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Inhibitory patterns of repetitive transcranial magnetic stimulation (rTMS) were applied to pharyngeal motor cortex in order to establish its role in modulating swallowing activity and provide evidence for functionally relevant hemispheric asymmetry. Healthy volunteers underwent single pulse TMS before and for 60 min after differing intensities of 1 Hz rTMS(More)
Dysphagia is one of the most important complications encountered in amyotrophic lateral sclerosis (ALS). Our aim was to determine whether oropharyngeal dysphagia impacted the quality of life (QoL) of patients with ALS. Thirty consecutive patients were recruited (31-82 years, 18 men). Swallowing function was evaluated using a standardised videofluoroscopic(More)
The integrity of the central efferent motor pathways to the diaphragm can be assessed by using transcranial magnetic stimulation to measure the latency of the corresponding motor evoked potentials with surface electrodes. Because transcranial magnetic stimulation does not activate the diaphragm alone, signal contamination is a potential problem. To evaluate(More)
Phrenic nerve stimulation, electrical (ES) or from cervical magnetic stimulation (CMS), allows one to assess the diaphragm contractile properties and the conduction time of the phrenic nerve (PNCT) through recording of an electromyographic response, traditionally by using surface electrodes. Because of the coactivation of extradiaphragmatic muscles, signal(More)
Phrenic nerve stimulation (PNS) can assess airflow dynamics of the upper airway (UA) during wakefulness in man. Using PNS, we aimed to assess the impact of neck flexion and mouth opening in promoting UA unstability. Measurements were made during nasal breathing in seven healthy subjects (ages = 23-39 yr; one woman). Surface diaphragm electromyogram,(More)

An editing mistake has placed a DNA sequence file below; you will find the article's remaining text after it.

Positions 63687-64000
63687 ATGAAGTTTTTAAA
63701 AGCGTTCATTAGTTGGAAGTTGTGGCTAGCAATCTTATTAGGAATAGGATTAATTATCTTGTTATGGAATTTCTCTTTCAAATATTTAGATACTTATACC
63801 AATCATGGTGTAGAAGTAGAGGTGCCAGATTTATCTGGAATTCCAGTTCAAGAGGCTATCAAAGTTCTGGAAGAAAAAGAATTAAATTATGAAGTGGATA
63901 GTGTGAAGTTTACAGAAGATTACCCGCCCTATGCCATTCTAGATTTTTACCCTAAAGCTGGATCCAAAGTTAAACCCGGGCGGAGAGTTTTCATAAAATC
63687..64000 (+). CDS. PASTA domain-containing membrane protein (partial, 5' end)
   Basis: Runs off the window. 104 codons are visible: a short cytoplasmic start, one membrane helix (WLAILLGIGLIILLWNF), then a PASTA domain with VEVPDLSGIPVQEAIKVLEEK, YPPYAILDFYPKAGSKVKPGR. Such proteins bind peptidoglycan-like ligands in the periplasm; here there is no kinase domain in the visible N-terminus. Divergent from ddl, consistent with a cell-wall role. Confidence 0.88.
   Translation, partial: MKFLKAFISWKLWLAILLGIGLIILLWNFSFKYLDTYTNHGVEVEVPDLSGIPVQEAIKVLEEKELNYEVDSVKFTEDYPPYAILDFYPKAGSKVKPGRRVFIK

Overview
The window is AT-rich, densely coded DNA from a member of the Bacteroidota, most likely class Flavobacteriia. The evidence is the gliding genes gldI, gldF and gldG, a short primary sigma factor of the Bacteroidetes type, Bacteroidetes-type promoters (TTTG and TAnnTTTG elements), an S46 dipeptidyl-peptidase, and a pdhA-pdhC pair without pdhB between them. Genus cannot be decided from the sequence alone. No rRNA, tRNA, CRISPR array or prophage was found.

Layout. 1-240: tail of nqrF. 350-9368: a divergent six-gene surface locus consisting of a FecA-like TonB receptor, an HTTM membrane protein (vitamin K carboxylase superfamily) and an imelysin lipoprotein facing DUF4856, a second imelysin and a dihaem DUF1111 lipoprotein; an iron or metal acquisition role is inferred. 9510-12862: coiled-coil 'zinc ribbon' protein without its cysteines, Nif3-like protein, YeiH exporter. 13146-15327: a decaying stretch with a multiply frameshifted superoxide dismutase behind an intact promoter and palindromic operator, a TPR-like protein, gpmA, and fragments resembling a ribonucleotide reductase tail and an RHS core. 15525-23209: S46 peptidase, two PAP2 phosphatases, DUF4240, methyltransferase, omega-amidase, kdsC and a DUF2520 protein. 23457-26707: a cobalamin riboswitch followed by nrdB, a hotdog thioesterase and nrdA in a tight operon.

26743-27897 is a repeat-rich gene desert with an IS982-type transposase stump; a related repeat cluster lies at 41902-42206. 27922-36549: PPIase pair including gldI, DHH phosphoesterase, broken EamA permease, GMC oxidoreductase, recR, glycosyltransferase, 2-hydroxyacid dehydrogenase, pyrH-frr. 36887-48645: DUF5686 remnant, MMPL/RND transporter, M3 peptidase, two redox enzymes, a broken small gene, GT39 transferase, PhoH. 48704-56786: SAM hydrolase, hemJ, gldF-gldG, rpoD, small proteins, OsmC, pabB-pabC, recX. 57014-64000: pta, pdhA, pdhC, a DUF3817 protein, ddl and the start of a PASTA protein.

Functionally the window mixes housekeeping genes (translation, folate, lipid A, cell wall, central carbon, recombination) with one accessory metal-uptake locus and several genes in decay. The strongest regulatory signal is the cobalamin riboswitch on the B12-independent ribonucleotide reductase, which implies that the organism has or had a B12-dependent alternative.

A quality-of-life (QOL) questionnaire specifically designed for patients with oropharyngeal dysphagia (SWAL-QOL) has been elaborated and validated by Colleen McHorney. The aim of the present study was to validate the French translation of the SWAL-QOL in 73 patients with either post-stroke or post-surgical oropharyngeal dysphagia. The French version was(More)
Oropharyngeal dysphagia is frequent in stroke patients and increases mortality, mainly because of pulmonary complications. We hypothesized that sensitive transcutaneous electrical stimulation applied submentally during swallowing could help rehabilitate post-stroke oropharyngeal dysphagia by improving cortical sensory motor circuits. Eleven patients were(More)
The aim of this study was to determine the effects on respiratory drive of two factors, one mechanical (lung volume) and one chemical (sensitivity to hypercapnia), that are involved in determining the breath-hold duration (BHD). Functional residual capacity was measured by helium dilution with the subject seated in air, seated in water and in the prone(More)
Two main factors (chemical and non-chemical factors) are involved in the determination of breath-holding time (BHT). Earlier studies have shown that chemical factors can be modified by training. The aim of this study was to establish whether BHT can be lengthened or shortened by changes in non-chemical factors according to the degree of training of the(More)
The length of breath-hold duration in divers is dependant on a number of interacting variables which include mechanical factors (lung volumes), chemical factors (sensitivity to hypoxia and hypercapnia), non-chemical factors (involuntary muscular contractions), psychological factors (motivation, stress, competition) and various extrinsic factors (training,(More)